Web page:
keep reading article "Those Replacement PSDI-5D Takata Inflators That Were Supposedly Safe? Now They're Exploding Too."
  3. A Puerto Rico man has sued Honda after being severely injured by an exploding Takata airbag.

    According to the lawsuit, the plaintiff's Acura "lightly bumped" another car in front but the Takata frontal airbag allegedly exploded and sent shrapnel into his face, chest and neck, allegedly causing severe lacerations.

    The 2002 TL is on the “high risk” list which has Honda representatives going door-to-door in some areas urging owners to get the necessary repairs. but it’s possible they weren’t doing this in Puerto Rico.

    In this case, the plaintiff said he received five recall notices one month after the accident.

    keep reading article "Puerto Rico Man Sues Honda For Severe Injuries from a Takata Airbag Explosion"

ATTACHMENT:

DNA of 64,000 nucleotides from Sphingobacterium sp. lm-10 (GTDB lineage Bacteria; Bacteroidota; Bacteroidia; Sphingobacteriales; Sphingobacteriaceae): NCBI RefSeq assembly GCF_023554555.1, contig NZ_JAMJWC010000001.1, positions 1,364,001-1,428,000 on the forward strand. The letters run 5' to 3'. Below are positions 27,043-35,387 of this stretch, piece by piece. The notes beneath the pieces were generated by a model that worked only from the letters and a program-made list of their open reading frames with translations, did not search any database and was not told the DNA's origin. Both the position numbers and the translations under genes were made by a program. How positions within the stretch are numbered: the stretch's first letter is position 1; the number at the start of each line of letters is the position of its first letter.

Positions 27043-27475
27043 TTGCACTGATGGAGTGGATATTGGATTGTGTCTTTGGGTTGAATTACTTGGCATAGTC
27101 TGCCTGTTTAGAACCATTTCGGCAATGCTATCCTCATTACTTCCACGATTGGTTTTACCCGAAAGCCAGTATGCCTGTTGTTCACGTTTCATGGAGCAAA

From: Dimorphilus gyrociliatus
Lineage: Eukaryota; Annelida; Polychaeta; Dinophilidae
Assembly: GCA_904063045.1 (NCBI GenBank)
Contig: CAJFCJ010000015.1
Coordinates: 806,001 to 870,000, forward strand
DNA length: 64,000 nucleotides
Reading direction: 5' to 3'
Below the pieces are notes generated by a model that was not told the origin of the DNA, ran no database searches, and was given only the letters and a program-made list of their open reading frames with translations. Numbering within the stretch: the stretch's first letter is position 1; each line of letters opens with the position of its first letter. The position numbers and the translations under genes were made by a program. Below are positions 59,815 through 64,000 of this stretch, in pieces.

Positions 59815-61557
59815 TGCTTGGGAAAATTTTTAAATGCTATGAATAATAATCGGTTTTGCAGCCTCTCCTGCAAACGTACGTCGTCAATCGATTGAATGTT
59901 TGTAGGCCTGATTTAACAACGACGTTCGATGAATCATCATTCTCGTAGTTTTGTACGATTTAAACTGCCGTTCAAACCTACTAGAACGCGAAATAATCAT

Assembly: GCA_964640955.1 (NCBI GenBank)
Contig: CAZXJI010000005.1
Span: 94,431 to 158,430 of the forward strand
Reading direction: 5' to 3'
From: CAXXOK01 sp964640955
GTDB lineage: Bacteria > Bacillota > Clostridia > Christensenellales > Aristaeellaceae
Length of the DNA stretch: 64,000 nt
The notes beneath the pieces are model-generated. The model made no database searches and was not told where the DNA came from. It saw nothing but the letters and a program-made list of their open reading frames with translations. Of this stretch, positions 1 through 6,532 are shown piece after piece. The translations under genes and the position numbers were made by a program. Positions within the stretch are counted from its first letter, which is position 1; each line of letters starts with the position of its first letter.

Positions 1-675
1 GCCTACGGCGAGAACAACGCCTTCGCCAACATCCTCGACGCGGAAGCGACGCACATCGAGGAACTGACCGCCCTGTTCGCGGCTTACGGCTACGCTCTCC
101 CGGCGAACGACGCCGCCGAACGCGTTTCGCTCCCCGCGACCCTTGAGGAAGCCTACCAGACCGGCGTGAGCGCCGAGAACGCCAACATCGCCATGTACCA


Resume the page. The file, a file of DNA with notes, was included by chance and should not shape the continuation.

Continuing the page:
OK, Now What?

Maybe you've experienced this problem. Maybe you're concerned you will soon. Whatever the reason, here's a handful of things you can do to make sure it gets the attention it deserves.

  1. File Your Complaint

    CarComplaints.com is a free site dedicated to uncovering problem trends and informing owners about potential issues with their cars. Major class action law firms use this data when researching cases.

    Add a Complaint
  2. Notify CAS

    The Center for Auto Safety (CAS) is a pro-consumer organization that researches auto safety issues & often compels the US government to do the right thing through lobbying & lawsuits.

    Notify The CAS
  3. Report a Safety Concern

    The National Highway Traffic Safety Administration (NHTSA) is the US agency with the authority to conduct vehicle defect investigations & force recalls. Their focus is on safety-related issues.

    Report to NHTSA